For a printable journal/worksheet, click

Friday, July 27, 2012

My Library Book

Each Friday, I love to share
a recent find.

Earlier this month, I picked up
a book out of a "freebie" garage sale box.

The 1954 book was a biography
about Clara Barton with wonderful illustrations.

Although the book was in really bad shape,
I thought I could salvage the detailed illustrations
for art tags and such.

I loved finding the school library card and pocket still in the back cover.

Of course, I have my own lovely memories of signing my name
to a school library's book card.  After I signed my name, the school librarian
would stamp a date on the card and the back of the card's pocket.

Although I wouldn't want to go back
 to this type of system at my local library,
I do miss those little cards in the back of the books.

They tell the book's story -- "Look where I've been."

Tucked inside the book were the card catalog records
for my Clara Barton biography.

They'll be great for some collage or tag art.

What have you found recently?

I'm still eagerly waiting for the day I come across a
 wood library card catalog cabinet.

I doubt it will be in the "Freebie" box.


Monday, July 23, 2012

Decorative Embroidery Hoop Tutorial

Do you have a piece of vintage embroidery
 that's seen better days?

Consider this easy up-cycle.
My embroidered pillowcase
had several loose and damaged threads.
I picked it up at a garage sale for next to nothing: 
 it was the perfect candidate for an up-cycle.

Choose a wooden needlework hoop that fits the
 size of the embroidery you wish to feature.

Stamp the front edge of the hoop with a water-based ink. 
Choose any color that coordinates with your embroidery. 
 I wanted mine to appear vintage and chose a
dark brown from the Ranger line of Distress Inks. 
Use a small brush to apply water to your ink.
  It will act as a stain to the hoop's front.
Brushed-on water has been applied
 to the left of the brush in the right photograph.

Choose a stripe from your scrapbook papers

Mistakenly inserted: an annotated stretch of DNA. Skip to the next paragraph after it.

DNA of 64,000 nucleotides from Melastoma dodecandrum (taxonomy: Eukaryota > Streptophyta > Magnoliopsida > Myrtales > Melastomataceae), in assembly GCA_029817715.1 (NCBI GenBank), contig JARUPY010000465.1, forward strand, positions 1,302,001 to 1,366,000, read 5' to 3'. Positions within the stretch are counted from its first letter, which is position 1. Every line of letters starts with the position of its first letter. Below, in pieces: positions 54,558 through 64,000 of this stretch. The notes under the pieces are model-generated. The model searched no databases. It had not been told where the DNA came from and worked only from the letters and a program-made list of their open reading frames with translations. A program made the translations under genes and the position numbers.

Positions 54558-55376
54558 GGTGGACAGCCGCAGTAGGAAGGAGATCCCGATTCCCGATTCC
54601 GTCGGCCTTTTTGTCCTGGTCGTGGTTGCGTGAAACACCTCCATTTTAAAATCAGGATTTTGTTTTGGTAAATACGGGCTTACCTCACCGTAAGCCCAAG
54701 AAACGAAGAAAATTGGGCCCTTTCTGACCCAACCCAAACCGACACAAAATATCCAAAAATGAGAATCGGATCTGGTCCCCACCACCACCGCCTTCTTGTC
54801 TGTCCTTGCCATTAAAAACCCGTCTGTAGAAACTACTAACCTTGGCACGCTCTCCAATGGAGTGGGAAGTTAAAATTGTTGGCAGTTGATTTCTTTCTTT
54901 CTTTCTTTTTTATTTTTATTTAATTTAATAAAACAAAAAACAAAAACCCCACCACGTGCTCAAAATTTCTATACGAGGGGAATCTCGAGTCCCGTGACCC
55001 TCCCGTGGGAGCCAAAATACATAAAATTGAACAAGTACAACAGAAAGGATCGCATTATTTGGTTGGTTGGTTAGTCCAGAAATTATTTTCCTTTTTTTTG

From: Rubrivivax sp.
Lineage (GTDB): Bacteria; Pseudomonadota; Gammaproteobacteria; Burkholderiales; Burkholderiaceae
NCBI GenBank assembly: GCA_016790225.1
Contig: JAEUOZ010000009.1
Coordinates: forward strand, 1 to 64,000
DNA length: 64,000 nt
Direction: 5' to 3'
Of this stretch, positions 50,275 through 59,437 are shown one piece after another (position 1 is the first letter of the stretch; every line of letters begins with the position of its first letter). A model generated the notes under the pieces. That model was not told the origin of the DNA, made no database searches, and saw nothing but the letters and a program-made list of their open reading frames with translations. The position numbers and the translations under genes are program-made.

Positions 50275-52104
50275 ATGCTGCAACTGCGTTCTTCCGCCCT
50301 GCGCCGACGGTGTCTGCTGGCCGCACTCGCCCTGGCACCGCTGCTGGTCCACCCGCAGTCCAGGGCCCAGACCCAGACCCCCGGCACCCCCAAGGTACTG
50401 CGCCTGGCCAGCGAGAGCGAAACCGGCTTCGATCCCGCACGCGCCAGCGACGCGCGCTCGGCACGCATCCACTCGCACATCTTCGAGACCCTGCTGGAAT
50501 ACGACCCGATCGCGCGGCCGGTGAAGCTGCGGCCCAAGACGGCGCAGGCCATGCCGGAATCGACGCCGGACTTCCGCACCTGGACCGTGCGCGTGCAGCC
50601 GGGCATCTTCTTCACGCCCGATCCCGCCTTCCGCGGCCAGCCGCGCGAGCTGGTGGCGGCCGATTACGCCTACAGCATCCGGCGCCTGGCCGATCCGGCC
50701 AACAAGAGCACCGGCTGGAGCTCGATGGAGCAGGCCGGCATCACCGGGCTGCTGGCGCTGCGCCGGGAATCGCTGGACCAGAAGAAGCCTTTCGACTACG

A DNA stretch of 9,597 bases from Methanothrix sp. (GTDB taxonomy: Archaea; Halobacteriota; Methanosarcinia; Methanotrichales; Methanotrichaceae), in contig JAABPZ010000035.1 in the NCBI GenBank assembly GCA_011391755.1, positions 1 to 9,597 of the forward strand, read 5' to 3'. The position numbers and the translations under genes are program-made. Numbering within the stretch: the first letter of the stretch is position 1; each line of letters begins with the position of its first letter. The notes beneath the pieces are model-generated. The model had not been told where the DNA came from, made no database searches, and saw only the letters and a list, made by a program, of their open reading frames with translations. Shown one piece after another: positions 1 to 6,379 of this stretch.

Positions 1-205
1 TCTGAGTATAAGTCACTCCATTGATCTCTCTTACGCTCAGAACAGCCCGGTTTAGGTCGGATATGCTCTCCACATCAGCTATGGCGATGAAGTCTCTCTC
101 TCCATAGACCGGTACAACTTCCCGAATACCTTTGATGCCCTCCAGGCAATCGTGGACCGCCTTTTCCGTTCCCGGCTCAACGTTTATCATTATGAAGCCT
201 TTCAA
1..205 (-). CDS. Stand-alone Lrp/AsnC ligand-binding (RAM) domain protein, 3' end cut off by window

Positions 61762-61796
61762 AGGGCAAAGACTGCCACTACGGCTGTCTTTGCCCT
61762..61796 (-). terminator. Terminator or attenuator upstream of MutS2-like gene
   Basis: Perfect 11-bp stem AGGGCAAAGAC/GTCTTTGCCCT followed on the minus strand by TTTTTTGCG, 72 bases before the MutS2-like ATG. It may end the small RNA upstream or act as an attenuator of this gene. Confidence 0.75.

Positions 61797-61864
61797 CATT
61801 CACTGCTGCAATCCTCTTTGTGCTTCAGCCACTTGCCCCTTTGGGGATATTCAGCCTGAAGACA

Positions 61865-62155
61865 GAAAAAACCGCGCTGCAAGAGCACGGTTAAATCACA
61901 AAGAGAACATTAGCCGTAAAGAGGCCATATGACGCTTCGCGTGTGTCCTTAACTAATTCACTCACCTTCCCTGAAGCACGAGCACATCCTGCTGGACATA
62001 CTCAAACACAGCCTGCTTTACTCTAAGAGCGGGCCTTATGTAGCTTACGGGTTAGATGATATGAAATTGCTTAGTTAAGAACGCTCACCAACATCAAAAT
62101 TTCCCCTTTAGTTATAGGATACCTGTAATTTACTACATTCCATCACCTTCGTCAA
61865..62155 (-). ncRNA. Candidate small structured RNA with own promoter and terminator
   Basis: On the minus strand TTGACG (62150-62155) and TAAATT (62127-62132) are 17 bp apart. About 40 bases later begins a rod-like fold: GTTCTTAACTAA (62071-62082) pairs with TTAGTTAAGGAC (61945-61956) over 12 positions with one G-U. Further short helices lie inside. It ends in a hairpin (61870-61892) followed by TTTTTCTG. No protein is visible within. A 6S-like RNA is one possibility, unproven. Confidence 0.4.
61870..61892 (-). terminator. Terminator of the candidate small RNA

that coordinates with your hoop and embroidery.
  Unless you are using a very small hoop,
 you will need to cut two stripes from the 12" by 12" paper.
Cut the stripe to the width of the wood on your hoop.

Attach the paper to the hoop with Aleene's Original Tacky Glue.
End each stripe at the halfway point/bottom of the hoop.

Glue a vintage button no bigger than the
width of the hoop about 1 1/4" from the top.

Prepare your tag art. 
Be inspired by the embroidery design.

Use buttons, charms, and ribbon
to embellish your embroidery.
Use these items to hide loose threads and damage.

Place the embroidery in the hoop. Tighten the top screw
 as tight as you can once you get the fabric in the desired placement.
Cut the extra fabric as close as you can
 to the back hoop with fabric scissors.

Add your tag art by wrapping a ribbon around the button!

What do you think?


Friday, July 20, 2012

Betsy Ross Needlework, NY


The following embroidered linens
are both from the
Betsy Ross Needlework Company
from New York, NY.

I would love to say I just know this from
decades of study and research,
but actually the stitcher preferred a straight edged
runner instead of the printed
 curved end on the edge.

This left me with the pattern instructions
and the company name on both pieces!

The blue print was so faint on this dresser scarf
that the blue print would not show in the photograph.

Betsy Ross Needlework, Inc. was also known as the
 Crescent Art Linen Company.
  In 1967, the family owned company was involved
in a dispute regarding labor policies.
  Like many companies during the fifties and sixties,
 the needlework company was facing unionization.

The court records give us a unique glimpse into a needlework/linen factory.
Eugene and Bernard Yokell were co-partners of the company.
They acquired the decorative linen plant after their father's passing.

  Since the records state that the company had not had
union representation for at least twenty-five years,
  we can date its beginnings at least to the 40's.
The records state that Eugene Yokell 
asked to meet with all of the employees on the eighth floor.
Eighth floor? I wonder how many floors the company leased!
The record doesn't state if the needlework company was leasing all of the building.

Not all of the employees could attend Mr. Yokell's meeting. 
Thirty-six were present.
The court notes also contain an interesting
discussion of the needlework company's busy season. 

If you'd like to read the court documents,

Of course, this is only one piece of a company's long history.
It was a piece of history that many companies shared.

I give the story here because of the glimpse it shares
 of factory-life inside a needlework factory.